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The global geopolitical landscape is undergoing profound change. The emergence of new powers, particularly China and Russia, is disrupting the post-World War II established international order, dominated by the United States and its Western allies. In this context, the BRICS bloc (Brazil, Russia, India, China and South Africa) is asserting itself as an increasingly influential economic and political actor, challenging Western hegemony.  One of the BRICS’ flagship projects is the Belt and Road Initiative (BRI), a vast infrastructure investment program aimed at strengthening trade and cultural links between China and the rest of the world. The Digital Silk Road (DSR) is its extension into the virtual world, aiming to weave a network of digital infrastructure connecting BRICS member countries.  

This article analyzes the geopolitical potential of the DSR, its implications in terms of economic cooperation, cybersecurity and global digital governance. It also examines the interests and challenges of the European Union in the face of this BRICS initiative.  

The DSR: Engine of Economic Growth and Geopolitical Lever for the BRICS

  • Objectives and Ambitions of the DSR  

Officially launched by China in 2015, the DSR has several objectives. Economically, it aims to stimulate the growth of BRICS countries by massively investing in digital infrastructure: submarine cable construction, 5G deployment, e-commerce development, etc. Geopolitically, the DSR is seen as a tool for China to expand its technological and ideological influence over its BRICS partners and beyond. Behind the official rhetoric of “shared destiny of mankind”, the DSR would allow Beijing to export its technological standards, industrial norms and authoritarian political values.

  • Economic Development Potential

By massively investing in the digital infrastructure of developing countries, the DSR could generate significant economic benefits, starting with the BRICS countries themselves. By 2025, the DSR is expected to inject more than $2 trillion into the global digital economy.  Beyond the coveted markets of Brazil, Russia, India and South Africa, the DSR is also an opportunity for Chinese tech giants to expand their digital footprint into strategic regions such as Central Asia, the Middle East and Africa. By accelerating the digital transformation of these emerging economies, the DSR will stimulate trade and investment flows for the benefit of BRICS countries.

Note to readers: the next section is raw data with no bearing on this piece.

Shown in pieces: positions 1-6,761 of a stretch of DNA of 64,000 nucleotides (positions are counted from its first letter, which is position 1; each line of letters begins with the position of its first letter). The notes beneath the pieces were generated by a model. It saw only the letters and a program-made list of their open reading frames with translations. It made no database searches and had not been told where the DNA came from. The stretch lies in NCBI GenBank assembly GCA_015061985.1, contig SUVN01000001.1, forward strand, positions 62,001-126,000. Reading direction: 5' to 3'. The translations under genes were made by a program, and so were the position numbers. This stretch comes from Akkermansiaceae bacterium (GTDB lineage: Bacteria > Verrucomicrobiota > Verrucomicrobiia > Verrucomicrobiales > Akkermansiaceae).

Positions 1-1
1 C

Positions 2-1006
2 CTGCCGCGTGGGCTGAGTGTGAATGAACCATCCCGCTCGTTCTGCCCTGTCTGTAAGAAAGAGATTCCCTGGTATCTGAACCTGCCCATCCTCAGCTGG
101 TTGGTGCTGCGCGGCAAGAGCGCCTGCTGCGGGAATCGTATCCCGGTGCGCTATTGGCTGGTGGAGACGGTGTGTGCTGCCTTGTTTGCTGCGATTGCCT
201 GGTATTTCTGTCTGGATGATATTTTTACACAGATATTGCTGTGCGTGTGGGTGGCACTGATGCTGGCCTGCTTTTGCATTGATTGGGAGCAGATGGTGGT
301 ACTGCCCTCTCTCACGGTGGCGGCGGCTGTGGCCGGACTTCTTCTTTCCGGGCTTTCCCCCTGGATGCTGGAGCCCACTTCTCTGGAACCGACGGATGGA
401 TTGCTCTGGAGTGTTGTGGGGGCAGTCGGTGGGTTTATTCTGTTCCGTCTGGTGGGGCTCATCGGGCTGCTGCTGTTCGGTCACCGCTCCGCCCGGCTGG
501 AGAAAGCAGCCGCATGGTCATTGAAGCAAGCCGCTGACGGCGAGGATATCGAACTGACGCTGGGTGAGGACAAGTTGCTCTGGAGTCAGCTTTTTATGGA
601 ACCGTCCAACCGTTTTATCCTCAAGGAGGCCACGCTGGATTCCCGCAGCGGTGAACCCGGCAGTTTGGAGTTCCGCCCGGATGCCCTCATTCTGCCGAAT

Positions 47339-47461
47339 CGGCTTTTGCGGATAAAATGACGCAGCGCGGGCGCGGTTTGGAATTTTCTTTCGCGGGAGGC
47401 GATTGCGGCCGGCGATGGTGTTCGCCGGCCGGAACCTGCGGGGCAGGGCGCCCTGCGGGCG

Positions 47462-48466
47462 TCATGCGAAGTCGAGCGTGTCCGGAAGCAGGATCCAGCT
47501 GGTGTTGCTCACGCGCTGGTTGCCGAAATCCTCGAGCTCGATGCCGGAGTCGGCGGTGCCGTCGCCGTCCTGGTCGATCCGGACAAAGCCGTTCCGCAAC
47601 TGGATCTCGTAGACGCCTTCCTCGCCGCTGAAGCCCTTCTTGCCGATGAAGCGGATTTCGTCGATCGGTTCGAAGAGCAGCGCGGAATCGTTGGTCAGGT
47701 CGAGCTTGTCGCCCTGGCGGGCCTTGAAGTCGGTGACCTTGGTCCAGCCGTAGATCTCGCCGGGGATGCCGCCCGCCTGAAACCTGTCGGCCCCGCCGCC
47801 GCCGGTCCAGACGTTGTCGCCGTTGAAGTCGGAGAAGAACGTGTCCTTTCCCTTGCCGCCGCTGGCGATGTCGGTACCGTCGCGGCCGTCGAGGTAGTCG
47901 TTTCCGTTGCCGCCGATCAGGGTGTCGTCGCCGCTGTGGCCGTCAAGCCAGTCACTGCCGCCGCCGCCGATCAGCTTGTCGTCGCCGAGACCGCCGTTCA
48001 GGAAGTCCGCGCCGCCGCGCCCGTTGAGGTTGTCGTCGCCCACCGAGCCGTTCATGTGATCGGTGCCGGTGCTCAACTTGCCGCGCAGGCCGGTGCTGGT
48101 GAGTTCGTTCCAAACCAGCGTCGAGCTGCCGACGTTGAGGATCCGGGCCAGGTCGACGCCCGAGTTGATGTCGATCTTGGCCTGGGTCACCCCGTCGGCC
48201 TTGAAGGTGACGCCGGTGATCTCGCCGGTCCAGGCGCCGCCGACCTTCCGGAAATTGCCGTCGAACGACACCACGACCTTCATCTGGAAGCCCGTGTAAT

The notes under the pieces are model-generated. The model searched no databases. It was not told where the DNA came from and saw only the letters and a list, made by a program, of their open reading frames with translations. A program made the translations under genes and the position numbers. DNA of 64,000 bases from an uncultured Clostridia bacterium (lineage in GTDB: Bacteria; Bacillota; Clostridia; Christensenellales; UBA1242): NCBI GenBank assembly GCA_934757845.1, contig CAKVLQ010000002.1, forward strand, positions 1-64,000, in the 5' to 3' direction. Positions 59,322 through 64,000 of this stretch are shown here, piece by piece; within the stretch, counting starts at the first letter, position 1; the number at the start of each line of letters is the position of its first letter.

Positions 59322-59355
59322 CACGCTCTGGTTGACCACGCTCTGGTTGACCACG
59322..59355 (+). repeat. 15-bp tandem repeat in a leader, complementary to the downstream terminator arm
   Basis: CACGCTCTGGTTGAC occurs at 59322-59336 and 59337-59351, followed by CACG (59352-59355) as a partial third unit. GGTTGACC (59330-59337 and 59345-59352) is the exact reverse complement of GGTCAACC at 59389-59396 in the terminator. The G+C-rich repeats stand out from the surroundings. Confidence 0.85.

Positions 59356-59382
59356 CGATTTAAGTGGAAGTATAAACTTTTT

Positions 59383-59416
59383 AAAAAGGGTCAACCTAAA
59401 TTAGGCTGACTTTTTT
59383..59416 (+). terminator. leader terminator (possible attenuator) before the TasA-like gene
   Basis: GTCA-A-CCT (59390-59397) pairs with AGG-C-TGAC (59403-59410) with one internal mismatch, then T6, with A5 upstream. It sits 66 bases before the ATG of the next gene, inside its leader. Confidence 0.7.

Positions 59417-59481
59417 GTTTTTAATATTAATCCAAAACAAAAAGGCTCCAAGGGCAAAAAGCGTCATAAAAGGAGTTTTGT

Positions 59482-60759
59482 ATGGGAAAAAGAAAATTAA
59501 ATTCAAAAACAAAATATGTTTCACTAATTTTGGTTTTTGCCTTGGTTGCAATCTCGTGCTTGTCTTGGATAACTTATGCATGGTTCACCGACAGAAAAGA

• The DSR, a Soft Power Tool for the BRICS

The DSR is part of China’s soft power outreach strategy. By exporting its technologies and industrial standards through the DSR, China seeks to strengthen its technological and ideological leadership within BRICS but also in the rest of the world.  For instance, in telecommunications, China is actively promoting Huawei’s 5G technology to its partners, to the detriment of Western technologies. In artificial intelligence, Chinese giants like Alibaba or Tencent already occupy a dominant position in many developing countries.  In the long run, the DSR could allow China and the BRICS to institutionalize a “Beijing Consensus” based on political values potentially antagonistic to the Western democratic model. Behind the promised digital connectivity of the DSR, there may also be an expansionist political project piloted by Beijing.  

Cybersecurity: A Key Issue for the Credibility of the DSR

  • Increased Risks of Cyberattacks and Mass Surveillance 

Although promising economically, the DSR raises legitimate concerns about cybersecurity, personal data protection and respect for human rights.  The increased connectivity of BRICS digital networks and the widespread adoption of Chinese technologies inherently increase the risks of cyberattacks, industrial espionage and state surveillance of citizens.  China in particular is regularly criticized for its offensive cyberespionage practices targeting both the United States and Europe as well as political dissidents and the Uighur Muslim minority on its own territory. In this context, it is difficult to trust Beijing and Chinese tech giants to ensure the cybersecurity of DSR infrastructure, both within BRICS and in other partner countries.  

  • Cybersecurity Cooperation: A Challenge for the BRICS